When the notable German jurist Kai Ambos was in Brazil to lecture, he said that our country could not be taken seriously in the criminal legal sphere for foreseeing in its legislation the absurd figure of retroactive prescription, which does not exist in the legislation of any other country — a true monument to criminal impunity. Internationally, there are only prescriptions for punitive claims (time the State has to accuse and prosecute) and enforceable claims (time for the execution of the penalty imposed).
If Congressman Carlos Zarattini’s (PT-SP) substitute for bill 10.887/18 is approved in the manner proposed by the congressman, Kai Ambos will have even more reason to criticize us, as it proposes the retroactive prescription also in matters of administrative improbity , as if in Brazil we punished corruption too much and as if a brake were needed. This would increase the perception of 93% of Brazilians who see that, here, those in power use it for self-benefit (source: Latinobarómetro), including drafting self-protective laws.
Zarattini proposes a period of six months for the duration of an investigation by the Public Ministry, even if it is complex and the witnesses reside in other countries or there is complicated evidence to produce. And, in relation to the original project, it suggests reducing the statute of limitations by half. In our opinion, the intention is to legally guarantee the right to impunity.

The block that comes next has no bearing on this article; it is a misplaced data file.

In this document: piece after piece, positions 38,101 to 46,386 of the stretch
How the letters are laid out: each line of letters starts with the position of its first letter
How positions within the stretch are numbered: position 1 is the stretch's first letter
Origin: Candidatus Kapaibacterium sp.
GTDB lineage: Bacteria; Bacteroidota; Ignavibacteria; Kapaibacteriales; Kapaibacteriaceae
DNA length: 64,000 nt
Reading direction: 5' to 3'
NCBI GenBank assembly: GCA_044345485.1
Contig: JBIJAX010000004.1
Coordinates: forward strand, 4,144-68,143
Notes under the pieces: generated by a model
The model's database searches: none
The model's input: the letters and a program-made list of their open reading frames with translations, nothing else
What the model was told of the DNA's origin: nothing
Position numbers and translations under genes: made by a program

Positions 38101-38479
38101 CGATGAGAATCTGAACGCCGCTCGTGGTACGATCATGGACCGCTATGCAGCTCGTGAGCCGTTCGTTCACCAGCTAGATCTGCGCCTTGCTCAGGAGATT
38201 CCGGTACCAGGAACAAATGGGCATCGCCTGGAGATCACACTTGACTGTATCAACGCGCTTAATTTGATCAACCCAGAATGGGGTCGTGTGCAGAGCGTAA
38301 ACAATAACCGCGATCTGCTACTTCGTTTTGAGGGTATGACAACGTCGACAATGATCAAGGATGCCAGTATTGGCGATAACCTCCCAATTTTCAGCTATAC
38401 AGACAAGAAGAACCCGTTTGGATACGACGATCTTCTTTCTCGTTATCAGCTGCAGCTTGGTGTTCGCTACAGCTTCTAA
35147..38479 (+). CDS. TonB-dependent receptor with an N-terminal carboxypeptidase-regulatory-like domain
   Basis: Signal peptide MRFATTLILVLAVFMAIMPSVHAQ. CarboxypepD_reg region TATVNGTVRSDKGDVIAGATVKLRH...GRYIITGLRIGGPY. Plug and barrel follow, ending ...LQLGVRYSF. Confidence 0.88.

Before the Enlightenment revisions, there was no due process in the world with a contradictory. The establishment of a process with guarantees, balanced treatment between the parties and imposition of limits on the State’s punitive power presupposes the prevalence of the public interest and a guarantee that protects the accused and also the victim whose legal assets were violated.
Thus, the unreasonable proposition of administrative decriminalization of misconduct without damage to public property is included within a package of benefits that would benefit violators of the law located on the “top floor” and would not honor the greater interest of society, which is the equal fight against corruption.
The argument of lack of legal certainty, exposed in the article “What is morality for you?”(7/6) and published in this leaf, in fact, it is a disguise to, accepted, legitimize nepotism, the “wallet”, the diversion of vaccine doses, the failure to provide information to journalists demanded by public bodies based on the Access to Information Law and much more. None of these situations harm the public property itself, but in all of them, the principles of legality, morality and, sometimes, impersonality are violated.
As the authors remind us, “principles are core commandments of a system”, making complete sense that punishments should be severe for their violations. The exhaustive enumeration of punishable conducts is required exclusively in the criminal sphere, given the principle of criminal typicality that presupposes it.
But administrative sanctioning law does not require such an exhaustive list of punishable conduct. The fabrication of this pseudo-demand seems like a fictional paving the way, in a convenient way, to impunity.
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